2aSC4. Effects of driving pressure and recurrent laryngeal nerve stimulation on glottic vibration in an in vivo constant pressure model of phonation.

Session: Tuesday Morning, May 14

Time: 9:15

Author: Andrew Verneuil
Author: Jody Kreiman
Author: Kevin Kevorkian
Author: Ming Ye
Author: Bruce R. Gerratt
Author: Gerald S. Berke
Location: Div. of Head and Neck Surgery, UCLA School of Medicine, CHS 62-132, Los Angeles, CA 90095


Most in vivo studies of phonation have used constant flow models. However, because the lung--thorax system is better viewed as a constant pressure source, a constant pressure in vivo canine model was developed. In this model, driving pressure and recurrent laryngeal nerve (RLN) stimulation are independent variables, and subglottic pressure (P[inf sub]; measured immediately under the glottis), air flow, fundamental frequency (F0), and glottic area are dependent variables. In three dogs, P[inf sub] and air flow were measured with constant RLN stimulation and varying driving pressure, and in another condition with constant driving pressure and varying RLN stimulation. Videostroboscopic measures on four animals assessed glottic areas with constant RLN stimulation and varying driving pressure. With constant RLN stimulation, increasing driving pressure had no effect on glottic area, while F0, and air flow increased significantly. Changes in P[inf sub] were small in comparison to changes in driving pressure. With constant driving pressure, increasing RLN stimulation increased P[inf sub] and F0 and decreased air flow. These findings suggest that P[inf sub] during phonation is primarily dependent on RLN activity and associated laryngeal muscular contraction, but not on lung driving pressure. [Work supported by VA Merit Review funds.]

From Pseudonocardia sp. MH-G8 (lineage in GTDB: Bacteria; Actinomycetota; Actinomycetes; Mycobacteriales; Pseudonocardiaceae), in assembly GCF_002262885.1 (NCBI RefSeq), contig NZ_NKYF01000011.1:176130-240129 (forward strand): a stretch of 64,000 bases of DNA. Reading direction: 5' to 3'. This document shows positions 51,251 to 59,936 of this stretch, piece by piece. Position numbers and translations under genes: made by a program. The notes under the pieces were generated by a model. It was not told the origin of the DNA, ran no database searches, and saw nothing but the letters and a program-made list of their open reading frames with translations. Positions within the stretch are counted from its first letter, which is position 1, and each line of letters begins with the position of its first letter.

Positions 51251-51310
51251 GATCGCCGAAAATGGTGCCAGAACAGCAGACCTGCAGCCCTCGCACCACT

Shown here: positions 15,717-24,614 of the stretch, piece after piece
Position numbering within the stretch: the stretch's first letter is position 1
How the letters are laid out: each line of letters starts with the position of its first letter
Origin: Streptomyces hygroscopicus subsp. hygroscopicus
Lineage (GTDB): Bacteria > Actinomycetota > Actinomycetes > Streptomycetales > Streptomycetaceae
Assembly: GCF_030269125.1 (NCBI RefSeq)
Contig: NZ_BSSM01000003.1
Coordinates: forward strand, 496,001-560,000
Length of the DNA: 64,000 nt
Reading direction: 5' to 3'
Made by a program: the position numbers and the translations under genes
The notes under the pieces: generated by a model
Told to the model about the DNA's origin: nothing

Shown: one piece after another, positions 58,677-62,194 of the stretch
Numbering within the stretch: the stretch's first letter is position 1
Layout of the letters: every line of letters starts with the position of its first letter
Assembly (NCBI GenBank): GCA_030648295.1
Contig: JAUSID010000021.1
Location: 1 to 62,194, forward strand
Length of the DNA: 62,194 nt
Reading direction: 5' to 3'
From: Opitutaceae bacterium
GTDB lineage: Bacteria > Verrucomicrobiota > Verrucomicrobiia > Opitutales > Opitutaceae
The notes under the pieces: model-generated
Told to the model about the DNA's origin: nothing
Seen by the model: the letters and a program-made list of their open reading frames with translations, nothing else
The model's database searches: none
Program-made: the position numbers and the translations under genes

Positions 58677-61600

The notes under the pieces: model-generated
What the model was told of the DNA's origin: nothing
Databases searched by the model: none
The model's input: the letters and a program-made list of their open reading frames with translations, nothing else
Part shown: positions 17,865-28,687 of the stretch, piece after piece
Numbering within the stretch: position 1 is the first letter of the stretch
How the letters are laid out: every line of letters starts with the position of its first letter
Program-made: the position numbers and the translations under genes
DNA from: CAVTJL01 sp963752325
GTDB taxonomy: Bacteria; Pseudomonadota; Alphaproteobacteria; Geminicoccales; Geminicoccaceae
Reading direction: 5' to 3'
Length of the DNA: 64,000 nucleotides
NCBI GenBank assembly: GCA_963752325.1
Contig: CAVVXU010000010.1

from ASA 131st Meeting, Indianapolis, May 1996